— 10th-grader Kai Stuive

Seniors Brayde Kietzman and Toby Okhuysen 
Rick Wilson Memorial Award via public vote: Mr. Know-it-All,”
Byron Center High School

Filmmaking duo, seniors Brayde Kietzman and Toby Okhuysen, won over the people with their short film, a tale of curiosity and plastic spoons that started as an assignment for teacher Julie Vanderlaan’s filmmaking class.

Facing the precedent of students entering drama films in the competition, Brayde asked: “What if we just had spoons everywhere?”

“We figured a lot of the films would take a more dramatic turn, but we wanted to take a more comedic approach to our film,” he said. 

Having a background in using editing software, Brayde said there was a learning curve to filming with a smartphone and using the iMovie app

“We had to navigate the limits of using iMovie, but it tests how you can overcome the limits to create something new,” he said. 

From left, Mosaic Film Experience founder Skot Welch; GRPS alum and current Columbia University student and filmmaker, Mariah Barrera; and Byron Center High School seniors Brayde Kietzman and Toby Okhuysen (courtesy)

Toby said they learned a lot about framing, getting the right camera angles while filming and a variety so things don’t look too similar.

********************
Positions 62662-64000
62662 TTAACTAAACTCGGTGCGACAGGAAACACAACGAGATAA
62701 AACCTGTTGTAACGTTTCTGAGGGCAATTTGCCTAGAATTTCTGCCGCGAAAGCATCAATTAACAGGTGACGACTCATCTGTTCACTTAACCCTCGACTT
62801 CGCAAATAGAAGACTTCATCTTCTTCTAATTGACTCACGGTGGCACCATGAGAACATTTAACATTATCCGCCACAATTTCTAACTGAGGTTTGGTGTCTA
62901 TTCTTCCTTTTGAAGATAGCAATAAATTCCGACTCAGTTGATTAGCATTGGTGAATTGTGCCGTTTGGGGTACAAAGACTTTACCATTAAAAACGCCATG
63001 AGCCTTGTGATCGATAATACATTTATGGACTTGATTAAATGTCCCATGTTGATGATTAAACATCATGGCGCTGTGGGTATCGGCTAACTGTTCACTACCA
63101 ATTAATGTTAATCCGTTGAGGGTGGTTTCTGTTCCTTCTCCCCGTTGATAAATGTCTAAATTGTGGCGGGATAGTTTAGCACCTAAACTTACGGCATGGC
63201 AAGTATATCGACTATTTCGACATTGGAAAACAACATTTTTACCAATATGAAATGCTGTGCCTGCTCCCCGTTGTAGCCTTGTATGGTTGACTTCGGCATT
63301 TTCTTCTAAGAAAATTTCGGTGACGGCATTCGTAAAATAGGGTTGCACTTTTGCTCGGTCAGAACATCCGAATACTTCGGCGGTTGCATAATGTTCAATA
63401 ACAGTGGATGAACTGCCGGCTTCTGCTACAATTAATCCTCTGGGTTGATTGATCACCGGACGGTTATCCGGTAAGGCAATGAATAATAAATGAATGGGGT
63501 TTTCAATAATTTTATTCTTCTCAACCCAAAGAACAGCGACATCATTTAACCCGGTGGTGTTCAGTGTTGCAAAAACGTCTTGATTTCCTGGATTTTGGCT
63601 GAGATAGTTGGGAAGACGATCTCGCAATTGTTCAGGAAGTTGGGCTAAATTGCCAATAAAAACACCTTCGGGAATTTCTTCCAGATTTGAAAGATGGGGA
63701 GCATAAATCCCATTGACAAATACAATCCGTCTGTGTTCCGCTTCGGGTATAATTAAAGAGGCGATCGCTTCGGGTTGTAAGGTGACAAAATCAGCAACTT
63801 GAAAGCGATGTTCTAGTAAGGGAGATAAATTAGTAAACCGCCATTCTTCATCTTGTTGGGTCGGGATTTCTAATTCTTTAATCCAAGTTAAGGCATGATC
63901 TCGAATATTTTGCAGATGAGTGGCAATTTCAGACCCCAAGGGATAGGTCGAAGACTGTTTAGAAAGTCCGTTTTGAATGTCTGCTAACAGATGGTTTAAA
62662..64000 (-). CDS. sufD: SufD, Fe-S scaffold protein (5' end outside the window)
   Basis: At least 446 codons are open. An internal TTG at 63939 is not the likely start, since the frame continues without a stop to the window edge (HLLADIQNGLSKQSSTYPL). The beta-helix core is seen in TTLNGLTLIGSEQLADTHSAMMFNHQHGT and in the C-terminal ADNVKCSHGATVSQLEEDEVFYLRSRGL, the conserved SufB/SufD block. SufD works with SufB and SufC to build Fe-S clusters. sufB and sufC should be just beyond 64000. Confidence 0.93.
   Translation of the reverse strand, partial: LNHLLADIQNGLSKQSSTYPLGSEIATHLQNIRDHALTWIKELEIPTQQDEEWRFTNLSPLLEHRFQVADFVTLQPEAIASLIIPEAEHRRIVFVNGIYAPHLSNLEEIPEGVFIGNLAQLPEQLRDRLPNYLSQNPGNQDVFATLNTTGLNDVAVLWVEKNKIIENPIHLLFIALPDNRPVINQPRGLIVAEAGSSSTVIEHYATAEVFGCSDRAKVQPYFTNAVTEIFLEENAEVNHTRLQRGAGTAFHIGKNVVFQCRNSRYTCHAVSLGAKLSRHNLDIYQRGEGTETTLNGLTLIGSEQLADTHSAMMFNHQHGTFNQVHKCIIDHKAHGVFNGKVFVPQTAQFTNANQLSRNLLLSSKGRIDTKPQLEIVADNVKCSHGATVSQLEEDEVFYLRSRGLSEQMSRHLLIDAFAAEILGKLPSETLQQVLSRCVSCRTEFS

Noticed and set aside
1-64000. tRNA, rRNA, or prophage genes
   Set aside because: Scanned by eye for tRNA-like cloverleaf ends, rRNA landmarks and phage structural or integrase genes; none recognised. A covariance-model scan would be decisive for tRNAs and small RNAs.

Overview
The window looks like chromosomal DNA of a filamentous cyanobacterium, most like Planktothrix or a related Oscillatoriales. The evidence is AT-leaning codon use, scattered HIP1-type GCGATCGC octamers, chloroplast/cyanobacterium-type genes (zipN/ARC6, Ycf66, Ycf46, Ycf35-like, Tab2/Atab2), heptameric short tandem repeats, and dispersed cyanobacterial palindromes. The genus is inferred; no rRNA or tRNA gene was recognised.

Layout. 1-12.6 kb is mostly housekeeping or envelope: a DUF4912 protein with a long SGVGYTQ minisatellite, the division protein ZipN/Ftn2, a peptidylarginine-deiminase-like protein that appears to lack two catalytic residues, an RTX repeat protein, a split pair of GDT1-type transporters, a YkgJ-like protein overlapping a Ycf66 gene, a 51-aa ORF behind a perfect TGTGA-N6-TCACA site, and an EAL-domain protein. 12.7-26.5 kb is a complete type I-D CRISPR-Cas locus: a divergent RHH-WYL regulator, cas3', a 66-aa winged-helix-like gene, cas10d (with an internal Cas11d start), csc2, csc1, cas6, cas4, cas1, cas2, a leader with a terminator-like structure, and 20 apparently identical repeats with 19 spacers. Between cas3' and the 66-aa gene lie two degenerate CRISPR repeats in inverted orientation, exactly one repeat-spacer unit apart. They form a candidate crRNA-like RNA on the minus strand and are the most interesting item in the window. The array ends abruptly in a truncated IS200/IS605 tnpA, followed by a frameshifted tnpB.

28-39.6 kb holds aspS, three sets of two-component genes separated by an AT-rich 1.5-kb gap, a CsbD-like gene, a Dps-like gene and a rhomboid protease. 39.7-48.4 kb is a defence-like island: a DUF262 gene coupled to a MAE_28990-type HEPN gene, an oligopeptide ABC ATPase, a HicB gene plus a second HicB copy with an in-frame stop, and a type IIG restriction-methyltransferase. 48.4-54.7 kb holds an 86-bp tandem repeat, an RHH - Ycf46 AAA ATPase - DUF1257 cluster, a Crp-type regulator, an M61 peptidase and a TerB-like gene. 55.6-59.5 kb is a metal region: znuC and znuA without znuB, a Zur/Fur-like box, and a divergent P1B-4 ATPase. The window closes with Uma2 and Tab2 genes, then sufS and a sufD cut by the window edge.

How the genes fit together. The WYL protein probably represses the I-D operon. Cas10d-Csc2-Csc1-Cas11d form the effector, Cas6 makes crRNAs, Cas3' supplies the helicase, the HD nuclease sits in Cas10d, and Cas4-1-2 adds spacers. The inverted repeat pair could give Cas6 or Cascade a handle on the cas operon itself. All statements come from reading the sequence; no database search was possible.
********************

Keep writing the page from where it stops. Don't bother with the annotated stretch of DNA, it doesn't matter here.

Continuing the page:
Looking forward to their lives after graduation, Toby said Brayde is the future filmmaker, but that he has different plans for his future. 

“Filmmaking is really fun, but I want to pursue something in Earth science,” Toby said. “I have a lot of creative energy. Even though I’m not looking to go into a creative field professionally, I’m thinking about how I can apply creative aspects to science.”

He added: “Art is in everything. There needs to be people who can think of new things using limited resources.”

Alexis Stark and Riley Kelley contributed to this story.

Read more: 
K-12 education meets Medical Mile meets filmmaking
Film class ‘teaches us how to be whole’

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Erin Albanese
Erin Albanese
Erin Albanese is managing editor and reporter, covering Kentwood, Lowell and Wyoming. She was one of the original SNN staff writers, helping launch the site in 2013, and enjoys fulfilling the mission of sharing the stories of public education. She has worked as a journalist in the Grand Rapids area since 2000. A graduate of Central Michigan University, she has written for The Grand Rapids Press, Advance Newspapers, On-the-Town Magazine and Group Tour Media. Read Erin's full bio